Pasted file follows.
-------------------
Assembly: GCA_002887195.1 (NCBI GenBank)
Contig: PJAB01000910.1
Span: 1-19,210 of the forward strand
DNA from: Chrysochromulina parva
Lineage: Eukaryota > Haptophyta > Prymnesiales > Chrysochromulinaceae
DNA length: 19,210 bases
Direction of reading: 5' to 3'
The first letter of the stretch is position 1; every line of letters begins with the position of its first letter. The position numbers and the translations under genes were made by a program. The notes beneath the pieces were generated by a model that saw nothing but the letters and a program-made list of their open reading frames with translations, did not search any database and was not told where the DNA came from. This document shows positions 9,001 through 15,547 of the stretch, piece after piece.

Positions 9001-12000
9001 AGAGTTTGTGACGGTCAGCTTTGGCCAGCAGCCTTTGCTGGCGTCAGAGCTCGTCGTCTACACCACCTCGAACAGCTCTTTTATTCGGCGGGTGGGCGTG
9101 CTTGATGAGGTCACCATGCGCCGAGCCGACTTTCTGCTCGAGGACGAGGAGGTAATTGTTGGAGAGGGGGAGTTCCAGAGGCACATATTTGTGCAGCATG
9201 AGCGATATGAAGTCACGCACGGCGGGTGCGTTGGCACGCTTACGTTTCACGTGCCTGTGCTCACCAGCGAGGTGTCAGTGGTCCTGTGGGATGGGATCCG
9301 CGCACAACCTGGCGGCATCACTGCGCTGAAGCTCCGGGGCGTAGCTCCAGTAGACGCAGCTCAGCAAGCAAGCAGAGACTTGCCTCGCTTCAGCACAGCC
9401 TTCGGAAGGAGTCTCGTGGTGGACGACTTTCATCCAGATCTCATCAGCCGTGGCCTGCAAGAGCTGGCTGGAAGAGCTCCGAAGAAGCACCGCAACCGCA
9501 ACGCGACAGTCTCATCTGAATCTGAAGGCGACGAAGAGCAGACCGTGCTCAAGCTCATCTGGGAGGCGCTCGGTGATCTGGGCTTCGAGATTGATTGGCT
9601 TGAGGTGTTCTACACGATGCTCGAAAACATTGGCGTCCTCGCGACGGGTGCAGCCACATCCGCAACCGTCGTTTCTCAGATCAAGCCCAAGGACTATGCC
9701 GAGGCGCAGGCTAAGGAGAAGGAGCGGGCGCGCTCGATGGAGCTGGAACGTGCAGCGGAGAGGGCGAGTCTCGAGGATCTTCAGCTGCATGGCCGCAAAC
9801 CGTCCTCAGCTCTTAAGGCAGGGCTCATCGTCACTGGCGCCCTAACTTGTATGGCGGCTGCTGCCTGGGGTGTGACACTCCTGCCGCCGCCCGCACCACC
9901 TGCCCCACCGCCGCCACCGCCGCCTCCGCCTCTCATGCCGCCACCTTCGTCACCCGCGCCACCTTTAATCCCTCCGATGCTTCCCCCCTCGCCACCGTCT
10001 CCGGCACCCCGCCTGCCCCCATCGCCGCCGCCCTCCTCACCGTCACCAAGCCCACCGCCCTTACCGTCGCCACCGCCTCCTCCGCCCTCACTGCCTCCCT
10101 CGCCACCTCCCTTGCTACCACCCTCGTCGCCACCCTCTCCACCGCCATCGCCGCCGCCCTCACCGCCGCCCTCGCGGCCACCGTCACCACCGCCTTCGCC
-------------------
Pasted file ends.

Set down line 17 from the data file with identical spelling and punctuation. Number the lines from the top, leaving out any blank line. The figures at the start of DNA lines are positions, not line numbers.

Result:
9701 GAGGCGCAGGCTAAGGAGAAGGAGCGGGCGCGCTCGATGGAGCTGGAACGTGCAGCGGAGAGGGCGAGTCTCGAGGATCTTCAGCTGCATGGCCGCAAAC